Neighbourhood watch patrollers were out in full force in Tygerhof on Saturday.
Around 40 watch members from various watches — including Brooklyn and Ysterplaat, Sanddrift, Phoenix and Summer Greens — joined the Tygerhof Neighbourhood Watch (TNW) “power patrol”.
Law enforcement officers and Crime Watch SA patrollers also took part.
First stop on the 3km patrol were the dingy underground railway tunnels cutting across Koeberg Road.
TNW chairman Gordon Munro said homeless people lived in the tunnels, but they also attracted “criminal elements”.
Steven Payne, 42, was found at his “home” in the tunnels, where he has lived alone for about four years.
He makes a living by begging at robots and his belongings are an old mattress, curtains and a small cupboard with an old cast-iron pot. He collects water from a nearby river.
Once out of the tunnels, the patrol headed to a thoroughfare linking Skyliner Avenue to Ratanga Road, Century City.
Mr Munro called it the “infamous lane” on the map for muggings and illegal graffiti.
A schoolboy who lives nearby told Tabletalk he had been robbed while walking through the thoroughfare a few months ago.
“I was on my way to the MyCiTi station in the morning when a guy walked up behind me. He had a screwdriver and said he would stab me if I didn’t give him my phone.”
The boy said a friend of his had also been robbed there.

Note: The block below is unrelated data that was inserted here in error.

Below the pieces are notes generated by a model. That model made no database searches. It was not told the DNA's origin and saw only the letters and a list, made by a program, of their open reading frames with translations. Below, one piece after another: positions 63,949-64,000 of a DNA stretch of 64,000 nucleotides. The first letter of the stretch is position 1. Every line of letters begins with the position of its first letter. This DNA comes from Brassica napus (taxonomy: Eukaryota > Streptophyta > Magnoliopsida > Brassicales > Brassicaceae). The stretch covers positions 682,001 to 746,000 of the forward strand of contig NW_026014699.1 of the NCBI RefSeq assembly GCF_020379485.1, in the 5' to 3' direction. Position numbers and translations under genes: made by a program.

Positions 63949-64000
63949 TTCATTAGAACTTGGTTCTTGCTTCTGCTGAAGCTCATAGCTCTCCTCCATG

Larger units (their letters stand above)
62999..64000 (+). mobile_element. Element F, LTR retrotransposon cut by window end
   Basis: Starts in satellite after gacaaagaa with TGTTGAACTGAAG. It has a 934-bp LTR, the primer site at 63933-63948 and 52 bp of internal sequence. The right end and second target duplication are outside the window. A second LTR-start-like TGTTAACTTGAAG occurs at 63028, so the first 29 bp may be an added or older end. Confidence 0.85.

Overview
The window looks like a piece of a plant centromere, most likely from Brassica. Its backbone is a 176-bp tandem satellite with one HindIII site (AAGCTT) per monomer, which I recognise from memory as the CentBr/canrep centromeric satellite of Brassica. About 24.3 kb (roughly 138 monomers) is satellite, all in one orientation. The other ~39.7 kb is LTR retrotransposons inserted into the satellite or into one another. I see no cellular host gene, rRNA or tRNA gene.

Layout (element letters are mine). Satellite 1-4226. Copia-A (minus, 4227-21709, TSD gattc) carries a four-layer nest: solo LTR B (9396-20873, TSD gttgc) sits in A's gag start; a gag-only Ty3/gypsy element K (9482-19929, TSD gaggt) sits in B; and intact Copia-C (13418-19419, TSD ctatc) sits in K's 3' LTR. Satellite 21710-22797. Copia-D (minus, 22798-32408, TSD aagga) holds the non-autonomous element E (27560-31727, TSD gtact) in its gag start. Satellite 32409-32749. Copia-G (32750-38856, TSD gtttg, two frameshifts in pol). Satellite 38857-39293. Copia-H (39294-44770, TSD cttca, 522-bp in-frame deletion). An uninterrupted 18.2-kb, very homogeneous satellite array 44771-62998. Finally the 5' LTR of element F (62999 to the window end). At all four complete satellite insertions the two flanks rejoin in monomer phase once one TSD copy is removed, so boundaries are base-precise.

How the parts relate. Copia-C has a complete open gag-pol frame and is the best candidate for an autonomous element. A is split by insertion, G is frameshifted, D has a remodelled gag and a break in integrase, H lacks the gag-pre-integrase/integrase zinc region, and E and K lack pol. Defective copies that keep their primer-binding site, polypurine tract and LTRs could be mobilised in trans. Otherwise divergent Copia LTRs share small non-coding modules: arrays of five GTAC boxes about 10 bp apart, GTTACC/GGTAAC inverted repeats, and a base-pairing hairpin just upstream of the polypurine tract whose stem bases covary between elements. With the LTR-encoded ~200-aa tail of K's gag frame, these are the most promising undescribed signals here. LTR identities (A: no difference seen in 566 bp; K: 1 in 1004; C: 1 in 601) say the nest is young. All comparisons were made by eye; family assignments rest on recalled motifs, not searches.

Mr Munro said neither the City nor province was taking ownership of the thoroughfare, so they did not know who it belonged to and did not know who to complain to about it.
“The neighbourhood watch painted over the graffiti a while ago. On a different occasion, a resident close by also painted the walls clean, but in no time there are scribblings on the wall again,” he said.
“Another problem is scooters delivering food that whizz through the lane. It is illegal.”
A scooter making its way through the thoroughfare at the time was stopped and the driver issued a fine by law enforcement.
From there, the patrol headed to an open field in Quigley Road.
TNW member Ran Mirkin said they tried to chop down the vegetation on the field every few months for better visibility.
A walk through the thick Port Jackson revealed a makeshift tent and two men standing around a fire.
Questioned by one of the law enforcement officers, one of the men said he had been released from jail recently.
After two hours of patrolling, Mr Munro thanked everyone for their support.
“All areas have their problems. Some are bigger than others. We need more active members because we can only do so much,” he said.